On interactive sound paths through the ancient Orient
The 3D audio system usomo connects space and time
Kristina von Bülow
To explore the three-dimensional sound worlds of usomo is time and again new and always a unique experience. It is the individual real-time tracking of each user at unprecedented precision and speed that makes the difference between the innovative development usomo and hitherto known interactive sound technology. To move through a space that is devoid of any natural sound sources, to hear a fluid sound spectrum that tracks the smallest of movements, to perceive the digital sounds as if they were emitted by the mute objects in the room – that’s usomo.
An installation of usomo is currently live at the music-historial exhibition [sound] Listening to the Worldat the Humboldt-Box Berlin. It is about music and other sounds being recorded and shared across cultures and epochs, about melodies and rhythms being carried along and transformed through space and time.
As an interactive audio system, usomo is the ideal digital companion on the way through the exhibition, the acoustic guidance of which is being complemented by filmic installations, info stations, musical instruments, and other objects. Equipped with headphones, on top of which the usomo tracking module is affixed, and a smartphone around the neck, the visitors make their way through the exhibition and do not have to do anything more than to hear, see, and enjoy. The path chosen is completely up to each visitor because usomo reacts in real time to the movement and position of the individual in the space. There is no prescribed route, everyone walks their own intuitive paths. Depending on which object one is standing in front of or into which area of the exhibition one is moving in to, the music and voices that are stored on the smartphone automatically play back, turn louder or lower, morph.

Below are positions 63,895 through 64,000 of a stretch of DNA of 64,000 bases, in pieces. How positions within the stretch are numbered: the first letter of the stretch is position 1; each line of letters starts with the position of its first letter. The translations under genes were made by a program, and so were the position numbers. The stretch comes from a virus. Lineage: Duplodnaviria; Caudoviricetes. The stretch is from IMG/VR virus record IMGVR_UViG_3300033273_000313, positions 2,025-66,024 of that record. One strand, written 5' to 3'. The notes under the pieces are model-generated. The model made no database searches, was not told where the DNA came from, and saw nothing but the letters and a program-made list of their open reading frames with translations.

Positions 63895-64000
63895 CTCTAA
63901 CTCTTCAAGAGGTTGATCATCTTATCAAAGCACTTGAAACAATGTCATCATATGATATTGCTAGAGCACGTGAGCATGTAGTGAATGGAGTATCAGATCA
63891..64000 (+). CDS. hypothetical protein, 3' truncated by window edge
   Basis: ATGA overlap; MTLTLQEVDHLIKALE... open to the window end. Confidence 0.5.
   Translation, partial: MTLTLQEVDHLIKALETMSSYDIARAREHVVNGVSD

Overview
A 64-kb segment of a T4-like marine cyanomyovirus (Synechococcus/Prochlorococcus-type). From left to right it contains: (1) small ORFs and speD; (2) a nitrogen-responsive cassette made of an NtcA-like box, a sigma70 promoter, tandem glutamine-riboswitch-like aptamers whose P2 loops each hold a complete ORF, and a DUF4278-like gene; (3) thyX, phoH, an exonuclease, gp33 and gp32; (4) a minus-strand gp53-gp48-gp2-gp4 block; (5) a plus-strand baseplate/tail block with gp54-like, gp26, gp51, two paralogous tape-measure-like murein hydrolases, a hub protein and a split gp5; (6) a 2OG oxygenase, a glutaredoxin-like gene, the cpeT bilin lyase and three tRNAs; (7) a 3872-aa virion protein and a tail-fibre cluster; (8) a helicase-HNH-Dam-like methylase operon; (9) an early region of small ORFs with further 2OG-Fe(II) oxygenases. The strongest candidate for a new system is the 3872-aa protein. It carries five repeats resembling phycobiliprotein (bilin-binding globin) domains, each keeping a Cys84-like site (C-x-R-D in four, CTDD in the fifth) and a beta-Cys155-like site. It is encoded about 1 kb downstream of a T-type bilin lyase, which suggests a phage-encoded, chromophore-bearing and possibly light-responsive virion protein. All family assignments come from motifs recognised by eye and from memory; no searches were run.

The sounds are not emitted from static sources that are firmly anchored in the space, as it is the case with traditional audio systems, even with the interactive audio systems that exist today. Upon turning and moving along, the sound follows the users individually and immerses them from all sides. It is taking a fully realistic dive into the digital sound worlds.
This immersive effect is especially impressive in a video installation playing on three screens that are positioned relatively close at right angles. The visitor stands in the middle of these moving images and watches the scenes unfold around. It is predominantly close-ups of faces in a crowd dancing in trance to percussion and singing. With usomo on the headphones, one is literally drawn into the scene. One hears the sounds coming exactly from where the different but corresponding images say they do. The voice of a singing person on the left side does also come from there, and the music that is being made on the other side does also seem to be emitted from the instrument shown there. If one turns away and surfaces from the scene, the sounds change accordingly, and it feels like leaving a real situation.
Passing a row of vinyls that are attached to the wall at right angles, passing vitrines with detailedly labeled, yellowed music and video tapes and hand-written transcripts, each object digitally triggers sounds that are connected to the next in fluid sequencing. Semi-transparent gaze fabrics with Arabian ornaments function as spatial dividers and suggest being in the same room with the storyteller in the film, enhancing the acoustically immersive effect. After some larger informative and entertaining stations, interactive hotspots in the floor playfully guide the visitors along an imaginary route through Arabian and European cultures and epochs, lead by a very old song following us into the present like on time travels.
usomo already has the next exciting projects in the pipeline. After focussing on sound at the Humboldt-Box, the concept at the Museum of Communication Bern is all about its opposite: silence. This brings up two questions. How can silence be exhibited in the first place, and how can an audio system help in doing so?